Price Paid – $45
Perks Included – Free range balls, $7 gift card for future use.
Full Price – $115 In Season
I’m spending a week in Bonita Springs, FL and I thought it made sense to check out some of what the area has to offer in the form of cheap golf. I completely understand however, not everyone thinks Florida in the summertime is a good idea. I beg to differ. The high temperature today in northeastern Ohio, where I spend most of my summers, is 86 degrees. The high for Bonita Springs is 90. Plus in Bonita (depending on location) you have a nice breeze off the Gulf of Mexico. Some might say I’m crazy but if you like heavily discounted green fees and zero crowds, by all means head to SW Florida for some great golf.
Raptor Bay, designed by Raymond Floyd, is located right next to the Hyatt Regency Coconut Point Resort and Spa. While I have not stayed at this hotel (obviously it falls far out of the “on the cheap” lifestyle), it looks spectacular. Thankfully Raptor Bay falls in the same category. Everything from the range to the course conditions are amazing. The ranger asked me as I was making the turn, “Is it wet out there?”. Some courses the employees are downright defensive about the course conditions, in the case of Raptor Bay they are almost apologetic. I told the ranger that other than a handful of well-marked areas the course was immaculate.
Below is the first green; nothing like being first off the tee in the morning.
How does the course play? Is it tough? Raptor Bay is an interesting golf course. I would call it very “playable”. By this I mean there aren’t a ton of hazards and the hazards that do come into play don’t involve a lot of forced carries. You might think this means the course is easy; far from it. It’s the kind of course where it’s relatively simple to play bogey golf (assuming you don’t spray it like a drunken John Daly) but you’ll have to work to score. Most of difficulty lies in the subtleties; the slope of the greens, a bunker to punish a bad miss, etc. If you are the type who generally keeps in in the fairway because you lack the big time power game I think you’d like, and score well, at Raptor Bay. If you hit it a mile but have no idea where it’s going then you’ll suffer. For the aforementioned reasons it’s a course I’d expect women and seniors to enjoy.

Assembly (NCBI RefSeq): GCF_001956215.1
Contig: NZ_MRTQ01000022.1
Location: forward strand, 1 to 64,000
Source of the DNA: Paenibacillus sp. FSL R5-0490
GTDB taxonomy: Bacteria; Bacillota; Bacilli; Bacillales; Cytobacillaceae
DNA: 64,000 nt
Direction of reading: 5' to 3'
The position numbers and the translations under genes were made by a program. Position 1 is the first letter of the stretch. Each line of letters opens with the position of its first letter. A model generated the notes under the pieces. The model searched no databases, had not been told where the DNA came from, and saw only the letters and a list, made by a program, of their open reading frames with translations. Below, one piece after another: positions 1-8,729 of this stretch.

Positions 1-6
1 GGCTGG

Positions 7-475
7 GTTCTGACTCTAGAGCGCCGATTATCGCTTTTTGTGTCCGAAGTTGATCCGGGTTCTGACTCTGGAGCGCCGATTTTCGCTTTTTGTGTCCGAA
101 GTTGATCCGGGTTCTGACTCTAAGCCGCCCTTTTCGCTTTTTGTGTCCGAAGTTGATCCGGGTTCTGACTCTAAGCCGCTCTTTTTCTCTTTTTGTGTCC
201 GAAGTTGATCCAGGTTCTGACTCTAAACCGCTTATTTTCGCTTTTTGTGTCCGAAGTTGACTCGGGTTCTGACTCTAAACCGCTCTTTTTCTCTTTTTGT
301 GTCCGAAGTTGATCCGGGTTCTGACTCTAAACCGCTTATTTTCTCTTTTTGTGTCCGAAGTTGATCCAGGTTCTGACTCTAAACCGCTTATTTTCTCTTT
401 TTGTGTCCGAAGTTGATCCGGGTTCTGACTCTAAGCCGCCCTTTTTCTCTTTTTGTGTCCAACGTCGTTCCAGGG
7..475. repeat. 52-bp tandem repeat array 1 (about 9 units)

The hole below, #4 on the Osprey course, is one of the few forced carries on the golf course. It’s 185 yard par 3 over water but the carry is only about 150 from the blue tees.
Lastly, one thing I don’t particularly enjoy about most Florida golf courses is the fact that many of them seem to be surrounded by housing developments and the courses lack any kind of natural feel. Another nice thing about Raptor Bay is that it’s quite the opposite of this. As a matter of fact, it was the first resort course in the world to receive the Audubon International Gold Signature Sanctuary Certification. I’m not sure exactly what this means but I can tell you you’re 100% certain to see more wildlife than million dollar homes on Raptor Bay.
Value – B
Course Conditions – A – As good of conditions as you’ll find in SW Florida
Service – B+ – It’s a little rough around the edges although that might just be due to staffing levels in the off-season.
Course Design B- – Not a real tough course. It’s quality resort golf that won’t punish the twice-a-year player.
Cart Girl Talent – Incomplete – I’m not sure they have them although the layout is such that you’ll pass the starter station/snack bar multiple times during your round for refills.
Overall Grade – B+ – Solid, if not spectacular facility. It’s as natural a setting as you’ll find for golf in this part of the state.
You can see the rest of my pictures of the course here.